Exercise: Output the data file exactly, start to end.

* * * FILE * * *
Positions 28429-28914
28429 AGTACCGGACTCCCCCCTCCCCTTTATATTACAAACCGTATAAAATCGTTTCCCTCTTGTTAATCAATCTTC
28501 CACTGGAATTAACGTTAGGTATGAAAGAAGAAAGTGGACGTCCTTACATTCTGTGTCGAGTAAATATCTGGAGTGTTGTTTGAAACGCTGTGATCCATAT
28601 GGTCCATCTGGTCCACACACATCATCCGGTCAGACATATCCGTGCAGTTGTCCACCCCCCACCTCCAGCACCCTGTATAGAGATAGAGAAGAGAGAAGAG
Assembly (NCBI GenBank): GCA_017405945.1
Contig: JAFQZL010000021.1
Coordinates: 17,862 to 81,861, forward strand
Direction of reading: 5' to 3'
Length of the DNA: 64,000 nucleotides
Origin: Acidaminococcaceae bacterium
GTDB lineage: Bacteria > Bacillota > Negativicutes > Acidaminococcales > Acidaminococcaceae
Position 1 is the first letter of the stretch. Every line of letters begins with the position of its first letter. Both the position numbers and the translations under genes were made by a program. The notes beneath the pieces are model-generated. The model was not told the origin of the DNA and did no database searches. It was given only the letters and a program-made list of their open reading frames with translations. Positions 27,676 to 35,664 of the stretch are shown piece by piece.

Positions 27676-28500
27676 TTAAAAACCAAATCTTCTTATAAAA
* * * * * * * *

Positions 28429-28914
28429 AGTACCGGACTCCCCCCTCCCCTTTATATTACAAACCGTATAAAATCGTTTCCCTCTTGTTAATCAATCTTC
28501 CACTGGAATTAACGTTAGGTATGAAAGAAGAAAGTGGACGTCCTTACATTCTGTGTCGAGTAAATATCTGGAGTGTTGTTTGAAACGCTGTGATCCATAT
28601 GGTCCATCTGGTCCACACACATCATCCGGTCAGACATATCCGTGCAGTTGTCCACCCCCCACCTCCAGCACCCTGTATAGAGATAGAGAAGAGAGAAGAG
Assembly (NCBI GenBank): GCA_017405945.1
Contig: JAFQZL010000021.1
Coordinates: 17,862 to 81,861, forward strand
Direction of reading: 5' to 3'
Length of the DNA: 64,000 nucleotides
Origin: Acidaminococcaceae bacterium
GTDB lineage: Bacteria > Bacillota > Negativicutes > Acidaminococcales > Acidaminococcaceae
Position 1 is the first letter of the stretch. Every line of letters begins with the position of its first letter. Both the position numbers and the translations under genes were made by a program. The notes beneath the pieces are model-generated. The model was not told the origin of the DNA and did no database searches. It was given only the letters and a program-made list of their open reading frames with translations. Positions 27,676 to 35,664 of the stretch are shown piece by piece.

Positions 27676-28500
27676 TTAAAAACCAAATCTTCTTATAAAA